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Is the drive-in movie theatre at risk of going dark?

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As another season of summer rounds the corner into view, drive-in movie theatres across Canada are coming back to life.

Located on the edge of Pembroke, Ont., the Skylight Drive-In opened for the season over the Victoria Day long weekend.

While new showings of IF and Aquaman are the films lighting up the big screen this weekend, owner Kevin Marshall says it is the feeling of nostalgia that continues to bring movie enthusiasts back to the drive-in.

"Our biggest week was Jaws with Jurassic Park," Marshall said.

"People were just blown away by that because everybody's seen Jaws on TV, but nobody had ever seen Jaws on the big screen. It came out in 1972."

The Skylight has room for 300 vehicles per showing, but on a good weekend, only about 100 pull up to watch a movie.

There is a fear that if interest in drive-in theatres falls, they will cease to exist entirely. The only other drive-in located in the National Capital Region can be found in Port Elmsley, just west of Smiths Falls.

"It is entirely possible that the numbers will actually drop to a point where it's just no longer feasible to stay open," Marshall admits.

"And be perfectly honest, if a big developer came by and offered me enough money, I would go at this point."

There are no offers currently for the Skylight, which has been open since 1954, and Marshall says he still loves the movie business. But at the same time, no new drive-in theatres are opening anytime soon.

"They are built on a large chunk of land, and they're usually built fairly close to a major city. So therefore, the property prices get to the point where it's just not sustainable to have a big open space anymore, and you want to put a giant big box store on it instead."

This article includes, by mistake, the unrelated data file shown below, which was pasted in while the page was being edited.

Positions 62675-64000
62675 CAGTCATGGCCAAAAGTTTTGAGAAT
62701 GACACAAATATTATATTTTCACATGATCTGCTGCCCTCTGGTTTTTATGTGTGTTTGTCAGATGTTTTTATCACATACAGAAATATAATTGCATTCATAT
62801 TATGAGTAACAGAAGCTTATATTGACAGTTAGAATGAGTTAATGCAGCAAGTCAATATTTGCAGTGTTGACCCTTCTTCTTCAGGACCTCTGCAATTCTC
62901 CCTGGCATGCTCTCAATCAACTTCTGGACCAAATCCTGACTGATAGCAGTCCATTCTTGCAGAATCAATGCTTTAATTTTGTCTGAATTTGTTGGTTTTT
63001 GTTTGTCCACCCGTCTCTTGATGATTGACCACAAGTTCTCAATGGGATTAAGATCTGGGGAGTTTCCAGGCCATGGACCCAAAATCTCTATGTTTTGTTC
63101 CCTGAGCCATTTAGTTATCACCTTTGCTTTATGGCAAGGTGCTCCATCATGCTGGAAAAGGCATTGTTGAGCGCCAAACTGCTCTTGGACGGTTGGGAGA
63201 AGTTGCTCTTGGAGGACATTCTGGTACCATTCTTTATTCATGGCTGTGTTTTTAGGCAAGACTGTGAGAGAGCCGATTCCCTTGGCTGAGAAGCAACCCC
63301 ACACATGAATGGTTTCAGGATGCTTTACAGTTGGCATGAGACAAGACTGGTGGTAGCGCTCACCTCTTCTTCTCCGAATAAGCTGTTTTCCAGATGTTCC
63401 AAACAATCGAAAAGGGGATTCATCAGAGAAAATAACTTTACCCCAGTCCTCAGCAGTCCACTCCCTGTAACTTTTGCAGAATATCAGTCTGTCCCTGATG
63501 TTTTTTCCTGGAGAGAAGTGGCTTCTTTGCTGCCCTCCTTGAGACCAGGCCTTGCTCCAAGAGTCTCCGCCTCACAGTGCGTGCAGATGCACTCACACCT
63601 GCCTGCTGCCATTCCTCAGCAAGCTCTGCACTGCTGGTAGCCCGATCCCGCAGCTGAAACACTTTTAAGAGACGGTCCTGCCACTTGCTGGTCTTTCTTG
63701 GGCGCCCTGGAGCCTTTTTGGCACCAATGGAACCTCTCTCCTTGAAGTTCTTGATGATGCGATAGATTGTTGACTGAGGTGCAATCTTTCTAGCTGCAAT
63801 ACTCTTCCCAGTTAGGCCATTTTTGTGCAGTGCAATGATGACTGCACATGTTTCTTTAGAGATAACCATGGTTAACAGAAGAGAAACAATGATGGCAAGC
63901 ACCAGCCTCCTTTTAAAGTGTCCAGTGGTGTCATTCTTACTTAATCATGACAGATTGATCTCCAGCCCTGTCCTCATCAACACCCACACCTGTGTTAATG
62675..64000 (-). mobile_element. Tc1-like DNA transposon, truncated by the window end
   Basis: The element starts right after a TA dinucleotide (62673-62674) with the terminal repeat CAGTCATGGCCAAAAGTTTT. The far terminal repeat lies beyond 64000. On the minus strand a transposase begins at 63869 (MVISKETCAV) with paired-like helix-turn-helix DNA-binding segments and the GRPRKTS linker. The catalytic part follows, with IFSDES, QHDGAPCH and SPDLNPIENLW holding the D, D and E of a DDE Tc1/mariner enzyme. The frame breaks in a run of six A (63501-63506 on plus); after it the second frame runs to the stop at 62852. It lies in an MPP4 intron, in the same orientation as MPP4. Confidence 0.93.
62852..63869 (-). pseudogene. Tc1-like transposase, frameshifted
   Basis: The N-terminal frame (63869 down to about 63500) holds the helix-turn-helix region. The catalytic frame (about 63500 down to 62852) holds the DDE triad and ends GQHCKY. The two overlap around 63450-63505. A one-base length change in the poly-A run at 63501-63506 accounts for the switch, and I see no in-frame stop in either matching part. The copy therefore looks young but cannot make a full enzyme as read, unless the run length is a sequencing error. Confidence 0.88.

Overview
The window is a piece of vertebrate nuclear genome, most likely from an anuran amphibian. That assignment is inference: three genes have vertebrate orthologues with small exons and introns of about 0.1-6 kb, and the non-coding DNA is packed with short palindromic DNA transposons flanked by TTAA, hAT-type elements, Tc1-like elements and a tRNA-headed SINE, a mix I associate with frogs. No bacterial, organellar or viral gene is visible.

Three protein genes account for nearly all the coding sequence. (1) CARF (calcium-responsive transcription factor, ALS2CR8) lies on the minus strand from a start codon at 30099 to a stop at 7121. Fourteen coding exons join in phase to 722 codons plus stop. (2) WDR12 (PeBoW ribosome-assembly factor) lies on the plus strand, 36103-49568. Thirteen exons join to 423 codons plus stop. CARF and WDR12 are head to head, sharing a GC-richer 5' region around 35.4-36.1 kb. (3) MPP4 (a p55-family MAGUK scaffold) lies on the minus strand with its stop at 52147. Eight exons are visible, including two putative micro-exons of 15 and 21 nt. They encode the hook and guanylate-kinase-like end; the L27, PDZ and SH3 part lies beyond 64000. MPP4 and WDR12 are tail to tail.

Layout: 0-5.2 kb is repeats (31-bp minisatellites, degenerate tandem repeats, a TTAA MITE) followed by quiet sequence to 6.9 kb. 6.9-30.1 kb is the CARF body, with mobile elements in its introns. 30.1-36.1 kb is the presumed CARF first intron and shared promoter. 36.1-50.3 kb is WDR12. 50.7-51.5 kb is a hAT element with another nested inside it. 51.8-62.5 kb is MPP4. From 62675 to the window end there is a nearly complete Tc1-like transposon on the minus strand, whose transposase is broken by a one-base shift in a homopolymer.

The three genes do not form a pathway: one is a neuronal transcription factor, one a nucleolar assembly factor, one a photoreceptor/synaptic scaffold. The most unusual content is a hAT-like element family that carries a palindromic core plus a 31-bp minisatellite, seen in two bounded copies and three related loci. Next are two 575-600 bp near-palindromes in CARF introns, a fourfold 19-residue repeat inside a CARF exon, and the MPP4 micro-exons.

Living 25 minutes from the Skylight Drive-In, Beachburg resident Chris Raby says he tries to bring his family of four to the drive-in at least once a month.

"It's pure experience,"Raby said.

"The big screen is fun to watch at night and everybody gets to stay up late."

He says while his young kids may fall asleep and not make it to the second showing of the night sometimes, the family outing is more than just a movie.

"Typically we come with neighbors and friends, and we'll try and park in a row. And so the kids can all play and the parents can sit out on lawn chairs and hang out and chat."

But at $25 a carload and with limited options for viewing movies in the Ottawa Valley, the thought of losing their local drive-in is one that worries Raby.

"It's sad to lose more and more over the years and it becomes more and more expensive for families to go and visit the bigger movie theaters," Raby said.

With the cost of land more valuable than the business itself, Marshall says the two remaining drive-ins in eastern Ontario are an endangered species.

"Once they go, they're gone."

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